A soldier cuts logs from trees affected by a southern pine beetle (Dentroctomus frontalis) plague in a forested area in Talanga on 9 November 2015. Photo: Orlando Sierra / AFP

By Karen Graham    
3 December 2015

(Digital Journal) – The southern pine bark beetle is a tenacious critter, native to the forests of the southern United States, Mexico, and Central America. While it's always been present in Honduran forests, climate change has vastly increased the beetle's numbers.

The sudden explosion of southern pine beetles this year in Honduras is being blamed on a warming climate by some scientists, but to the 350 soldiers of the First Artillery Battalion in Zambrano province, just north of the Honduran capital, the war they are fighting against the tree-munching bug is an effort in futility.

Even as the COP21 climate meeting in Paris is winding down, the world has been warned that Honduras, along with Myanmar and Haiti, is at the top of the list of countries hardest hit by threats from global warming. The 2016 Global Climate Risk Index, produced by the advocacy group Germanwatch, says Honduras has been hit particularly hard, with floods, storms and landslides in the past 20 years.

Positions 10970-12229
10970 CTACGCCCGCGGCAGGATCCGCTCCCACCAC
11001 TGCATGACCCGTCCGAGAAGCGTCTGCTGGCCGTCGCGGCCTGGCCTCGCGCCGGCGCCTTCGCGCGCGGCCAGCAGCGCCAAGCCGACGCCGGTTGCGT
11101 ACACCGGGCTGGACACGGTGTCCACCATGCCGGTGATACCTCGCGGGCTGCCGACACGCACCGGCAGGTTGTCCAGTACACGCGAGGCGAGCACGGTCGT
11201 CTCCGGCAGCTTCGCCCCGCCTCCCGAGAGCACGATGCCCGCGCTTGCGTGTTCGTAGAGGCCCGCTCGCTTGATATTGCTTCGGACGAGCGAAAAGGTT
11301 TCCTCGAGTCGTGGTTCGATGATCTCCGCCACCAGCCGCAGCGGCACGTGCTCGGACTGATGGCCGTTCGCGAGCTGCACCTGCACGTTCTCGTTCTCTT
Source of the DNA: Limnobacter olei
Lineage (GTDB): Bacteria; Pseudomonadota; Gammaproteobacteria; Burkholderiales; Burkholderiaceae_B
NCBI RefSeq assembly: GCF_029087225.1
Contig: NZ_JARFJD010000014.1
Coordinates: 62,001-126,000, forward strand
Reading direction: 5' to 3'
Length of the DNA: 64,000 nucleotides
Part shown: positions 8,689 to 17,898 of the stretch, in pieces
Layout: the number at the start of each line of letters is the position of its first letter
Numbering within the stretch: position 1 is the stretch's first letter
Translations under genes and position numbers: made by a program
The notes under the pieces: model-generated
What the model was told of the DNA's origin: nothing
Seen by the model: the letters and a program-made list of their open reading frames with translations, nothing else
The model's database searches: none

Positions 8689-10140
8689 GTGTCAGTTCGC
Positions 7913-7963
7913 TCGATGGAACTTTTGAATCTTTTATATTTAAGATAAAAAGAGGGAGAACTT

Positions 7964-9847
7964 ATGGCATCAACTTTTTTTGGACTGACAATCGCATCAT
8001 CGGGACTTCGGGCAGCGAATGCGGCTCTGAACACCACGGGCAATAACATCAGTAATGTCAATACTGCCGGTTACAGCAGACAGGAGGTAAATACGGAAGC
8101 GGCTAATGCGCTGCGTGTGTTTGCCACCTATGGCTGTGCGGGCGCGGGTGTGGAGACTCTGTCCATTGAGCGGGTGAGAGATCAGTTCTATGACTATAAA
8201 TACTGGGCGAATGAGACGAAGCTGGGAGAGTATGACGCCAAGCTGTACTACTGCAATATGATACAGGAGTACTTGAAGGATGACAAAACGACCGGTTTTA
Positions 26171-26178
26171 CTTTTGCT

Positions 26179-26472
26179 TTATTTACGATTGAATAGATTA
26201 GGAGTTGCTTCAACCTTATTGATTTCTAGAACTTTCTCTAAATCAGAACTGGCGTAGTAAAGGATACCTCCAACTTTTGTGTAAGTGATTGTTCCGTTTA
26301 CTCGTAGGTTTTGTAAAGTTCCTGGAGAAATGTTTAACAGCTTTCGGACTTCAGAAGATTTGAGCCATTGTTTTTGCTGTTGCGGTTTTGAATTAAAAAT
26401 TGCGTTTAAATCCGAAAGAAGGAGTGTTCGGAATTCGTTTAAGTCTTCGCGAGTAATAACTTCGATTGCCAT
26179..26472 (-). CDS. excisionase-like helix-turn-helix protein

This year, the strongest El Niño ever recorded has brought drought to the region causing a six-fold increase in the beetles. Southern pine beetles have already destroyed 400,000 hectares (one million acres) of pine forest, about one-quarter of the country's primary forest cover.

Because Honduras is such a bio-diverse country, experts are calling the beetle infestation an "ecological catastrophe." Military adviser Lucky Medina said, “This plague will leave us with just half the pine trees in Honduras — if we’re lucky." [more]

Honduras has 'ecological catastrophe' with Southern pine beetle

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